PAC cites Youth Ministry for ‘financial misconduct’ over RM1.6m K-pop concert

Youth and Sports Minister Khairy Jamaluddin admitted that his ministry had to foot the bill for the RM1.6m Korean pop acts. — Picture by Yusof Mat Isa
Youth and Sports Minister Khairy Jamaluddin admitted that his ministry had to foot the bill for the RM1.6m Korean pop acts. — Picture by Yusof Mat Isa

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KUALA LUMPUR, April 10 — Parliament’s Public Accounts Committee (PAC) has found the Youth and Sports Ministry guilty of “financial misconduct” for footing the staggering RM1.6 million K-pop concert bill in 2012 and has recommended punitive action against those responsible.

The PAC’s report on the 2012 National Youth Day celebration also confirmed that the National Sports Council had not made any payment for the three Korean pop acts, disputing former Youth Minister Datuk Seri Ahmad Shabery Cheek’s claim that corporate sponsors had channelled RM20 million through the National Sports Council for the event.

“PAC recommends that the government take punitive action against the Youth and Sports Ministry’s controlling officer (‘pegawai pengawal’) and the relevant parties for failing to ensure that the MBM’s (Malaysian Youth Council) payments for the 2012 National Youth Day were done based on proper financial procedures,” said the PAC report that was sighted by The Malay Mail Online today.

“The payment for the K-pop groups were done by the Malaysian Youth Council through funds by the Youth and Sports Ministry for the 2012 National Youth Day.

“Besides that, it was found that MBM did not prepare a complete report on HBN (National Youth Day) until the audit was finished,” the report added, referring to the youth NGO.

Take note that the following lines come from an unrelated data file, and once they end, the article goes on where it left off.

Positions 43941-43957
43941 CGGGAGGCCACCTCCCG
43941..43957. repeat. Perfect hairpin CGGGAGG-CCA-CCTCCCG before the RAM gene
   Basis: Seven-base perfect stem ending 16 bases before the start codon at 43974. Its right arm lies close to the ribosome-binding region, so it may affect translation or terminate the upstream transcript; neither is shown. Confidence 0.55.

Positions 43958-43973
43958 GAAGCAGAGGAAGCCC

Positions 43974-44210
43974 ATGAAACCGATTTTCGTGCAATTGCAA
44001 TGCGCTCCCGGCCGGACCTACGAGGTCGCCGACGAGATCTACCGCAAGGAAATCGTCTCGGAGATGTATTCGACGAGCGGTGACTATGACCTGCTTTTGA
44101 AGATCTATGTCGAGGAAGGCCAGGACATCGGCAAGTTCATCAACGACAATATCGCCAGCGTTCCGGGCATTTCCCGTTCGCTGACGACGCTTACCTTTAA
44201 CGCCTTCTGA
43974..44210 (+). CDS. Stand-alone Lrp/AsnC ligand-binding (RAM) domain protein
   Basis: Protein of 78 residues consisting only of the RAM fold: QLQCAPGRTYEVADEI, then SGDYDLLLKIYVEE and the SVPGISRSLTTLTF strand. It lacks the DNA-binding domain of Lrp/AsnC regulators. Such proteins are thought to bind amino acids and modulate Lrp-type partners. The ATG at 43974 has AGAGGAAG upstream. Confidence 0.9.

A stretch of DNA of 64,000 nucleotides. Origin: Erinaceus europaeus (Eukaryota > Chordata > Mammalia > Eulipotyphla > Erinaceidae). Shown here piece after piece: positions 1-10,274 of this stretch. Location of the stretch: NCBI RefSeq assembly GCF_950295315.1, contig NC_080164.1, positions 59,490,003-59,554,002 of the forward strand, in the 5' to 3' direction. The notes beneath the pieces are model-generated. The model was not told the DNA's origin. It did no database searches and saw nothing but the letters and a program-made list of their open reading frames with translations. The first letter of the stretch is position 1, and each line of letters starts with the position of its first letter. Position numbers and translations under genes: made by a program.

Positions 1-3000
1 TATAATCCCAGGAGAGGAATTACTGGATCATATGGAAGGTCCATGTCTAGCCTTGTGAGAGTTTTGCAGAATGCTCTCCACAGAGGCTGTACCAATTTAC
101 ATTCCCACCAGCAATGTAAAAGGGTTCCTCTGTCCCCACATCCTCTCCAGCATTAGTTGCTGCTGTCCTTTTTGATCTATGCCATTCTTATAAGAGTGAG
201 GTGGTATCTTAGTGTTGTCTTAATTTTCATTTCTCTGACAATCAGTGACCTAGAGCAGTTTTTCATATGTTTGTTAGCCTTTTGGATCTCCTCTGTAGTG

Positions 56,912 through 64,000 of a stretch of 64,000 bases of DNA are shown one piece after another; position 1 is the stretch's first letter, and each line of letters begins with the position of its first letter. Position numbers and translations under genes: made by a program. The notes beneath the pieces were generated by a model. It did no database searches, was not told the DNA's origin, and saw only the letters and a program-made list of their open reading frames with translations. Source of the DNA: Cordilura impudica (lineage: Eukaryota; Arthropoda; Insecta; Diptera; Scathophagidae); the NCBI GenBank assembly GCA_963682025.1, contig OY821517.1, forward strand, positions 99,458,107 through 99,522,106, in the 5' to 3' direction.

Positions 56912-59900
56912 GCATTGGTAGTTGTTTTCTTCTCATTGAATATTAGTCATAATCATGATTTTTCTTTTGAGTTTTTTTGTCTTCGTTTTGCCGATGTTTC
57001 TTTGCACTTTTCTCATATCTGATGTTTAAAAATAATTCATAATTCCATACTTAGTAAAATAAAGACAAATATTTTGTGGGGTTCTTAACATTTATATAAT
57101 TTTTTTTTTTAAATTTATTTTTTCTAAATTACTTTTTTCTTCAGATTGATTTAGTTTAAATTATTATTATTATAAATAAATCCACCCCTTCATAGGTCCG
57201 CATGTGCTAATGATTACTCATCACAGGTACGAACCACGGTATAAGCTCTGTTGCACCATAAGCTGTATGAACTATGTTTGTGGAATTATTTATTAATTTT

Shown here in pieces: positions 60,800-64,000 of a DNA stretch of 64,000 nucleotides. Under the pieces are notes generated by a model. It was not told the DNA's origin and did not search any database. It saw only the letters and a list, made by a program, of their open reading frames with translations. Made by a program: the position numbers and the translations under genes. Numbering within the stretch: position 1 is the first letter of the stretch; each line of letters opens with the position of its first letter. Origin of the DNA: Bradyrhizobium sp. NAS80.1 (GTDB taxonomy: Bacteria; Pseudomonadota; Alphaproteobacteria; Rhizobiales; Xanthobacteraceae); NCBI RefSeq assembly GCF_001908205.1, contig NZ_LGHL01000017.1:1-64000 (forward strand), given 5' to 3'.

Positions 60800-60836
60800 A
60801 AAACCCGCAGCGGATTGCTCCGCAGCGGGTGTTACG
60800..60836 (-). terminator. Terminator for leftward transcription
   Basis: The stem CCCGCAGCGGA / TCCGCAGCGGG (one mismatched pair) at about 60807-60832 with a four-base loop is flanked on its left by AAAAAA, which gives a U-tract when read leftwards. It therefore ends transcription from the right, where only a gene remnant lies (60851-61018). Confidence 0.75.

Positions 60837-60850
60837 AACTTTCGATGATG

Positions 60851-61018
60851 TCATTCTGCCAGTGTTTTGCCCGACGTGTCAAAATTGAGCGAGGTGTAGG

Last year, Youth and Sports Minister Khairy Jamaluddin admitted that his ministry had to foot the bill for the Korean pop acts after the Auditor-General’s 2012 report revealed as much when it was released in October.

“About the K-pop concert during the Youth Day 2012 celebration that received public attention—it is true this concert was funded by KBS,” Khairy had said in a statement on his Facebook page, referring to his ministry by its Malay initials, at the time.

However, he defended his ministry’s initial claim that the concert was sponsored, saying it had received an offer from a private entity at that time but the sponsorship later fell through.

As a result, the ministry was forced to pick up the tab, he said.

The national audit report had also revealed other financial irregularities within his ministry, including duplication of claims for several projects that were paid for by the MBM.

Khairy, who was appointed to head the Youth and Sports Ministry for the first time after the May 5 general election, pledged transparency with government funds for future projects.

The PAC report also noted that based on the National Sports Council’s 2012 audited financial statement, the funds allocated for the National Youth Day was RM1.22 million.

This contradicts the RM2.3 million figure that Shabery had previously given to the PAC.

“The government’s financial rules must be followed in government programmes, especially since there is a low sense of accountability among NGOs,” said the report.

“For example, the NGO’s cash repayments to KBS officers is a serious issue that needs to be looked at as it shows improper payment. The role of the controlling officer in managing the ministry funds must be tightened,” it added.

The PAC also said that although the ministry may face practical problems with issuing cash payments to officers, such a practice was open to abuse if there was no audit trail.

The PAC further recommended that more specific outcomes be detailed for future events, after the Youth and Sports Ministry said that the K-pop artistes had been brought in to attract young people.

“There was also a contradiction between KBS’ statement and the Institute for Youth Research Malaysia’s (IPPBM) actual research on the amount spent by visitors,” said the report, noting that the amount mentioned to the PAC was RM322 million, compared to IPPBM’s RM143.65 million figure.

*A previous version of this column contained an error citing Shahidan instead of Shabery. It has since been corrected.

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